Effects of gender, education and health communication on the regularity of physical exercise: a 2016 Vietnamese cross-section survey
Hiep Pham and
Thu Trang Vuong
Authors registered in the RePEc Author Service: Quan-Hoang Vuong and
No 17-009, Working Papers CEB from ULB -- Universite Libre de Bruxelles
Nowadays, physical exercise and sports activities are regarded as the best means for people to keep fit and boost their health. In Vietnam, exercising on a daily basis is still underappreciated as twothirds of the population only exercise at trivial or low levels. Based on applying the baseline category logit model, we conduct an analysis to figure out the factors affecting people’s level of exercise. The findings show that males tend to engage in physical activities more than females, with the difference potentially being as high as 18.9%. In addition, females with a high educational background (university or higher) usually exercise less than those with lower education, perhaps due to their job’s attributes and their different routines. The opposite is the case in males, yet the differences for both genders are relatively small (only about 1%). The study also shows that those with higher BMI have higher activity levels. In particular, those with the highest BMI (BMI = 37.2) have a likelihood of regularly exercising as high as 74%. Furthermore, improved health communication systems and regular health check-ups at home are also associated with more frequent exercise and engagement in sport.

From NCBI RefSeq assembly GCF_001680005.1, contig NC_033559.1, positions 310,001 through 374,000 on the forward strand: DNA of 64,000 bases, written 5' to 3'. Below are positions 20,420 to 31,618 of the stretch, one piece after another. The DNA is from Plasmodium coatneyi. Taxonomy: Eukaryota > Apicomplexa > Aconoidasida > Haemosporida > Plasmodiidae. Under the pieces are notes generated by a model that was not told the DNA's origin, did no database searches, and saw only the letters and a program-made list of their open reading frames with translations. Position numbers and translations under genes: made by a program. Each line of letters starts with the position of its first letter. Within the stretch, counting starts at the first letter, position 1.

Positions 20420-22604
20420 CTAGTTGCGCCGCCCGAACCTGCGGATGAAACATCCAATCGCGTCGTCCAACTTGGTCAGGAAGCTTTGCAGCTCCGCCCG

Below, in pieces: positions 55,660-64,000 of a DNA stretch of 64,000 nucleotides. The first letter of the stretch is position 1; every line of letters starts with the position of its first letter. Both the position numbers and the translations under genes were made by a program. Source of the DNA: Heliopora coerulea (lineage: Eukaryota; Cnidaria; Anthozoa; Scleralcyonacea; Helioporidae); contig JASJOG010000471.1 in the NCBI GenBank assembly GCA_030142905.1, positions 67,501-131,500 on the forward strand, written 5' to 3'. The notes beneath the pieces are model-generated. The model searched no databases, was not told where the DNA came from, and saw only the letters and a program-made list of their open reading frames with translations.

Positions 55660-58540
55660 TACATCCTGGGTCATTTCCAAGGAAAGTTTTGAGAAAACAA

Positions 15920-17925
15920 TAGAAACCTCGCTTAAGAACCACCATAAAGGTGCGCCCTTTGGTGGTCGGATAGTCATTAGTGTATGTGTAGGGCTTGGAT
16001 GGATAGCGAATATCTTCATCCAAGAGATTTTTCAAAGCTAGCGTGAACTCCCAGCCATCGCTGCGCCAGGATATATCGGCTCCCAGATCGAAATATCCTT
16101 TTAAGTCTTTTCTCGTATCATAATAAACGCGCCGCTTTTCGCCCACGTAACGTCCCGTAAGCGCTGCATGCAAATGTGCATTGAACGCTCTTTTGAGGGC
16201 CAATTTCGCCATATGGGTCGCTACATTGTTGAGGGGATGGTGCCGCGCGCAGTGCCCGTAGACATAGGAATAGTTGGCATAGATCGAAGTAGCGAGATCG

Keywords: Physical exercise; Sports; Gender; Educational background; Body mass index; Health communication (search for similar items in EconPapers)
JEL-codes: I10 (search for similar items in EconPapers)
Pages: 16 p.
New Economics Papers: this item is included in nep-gen, nep-hea and nep-sea
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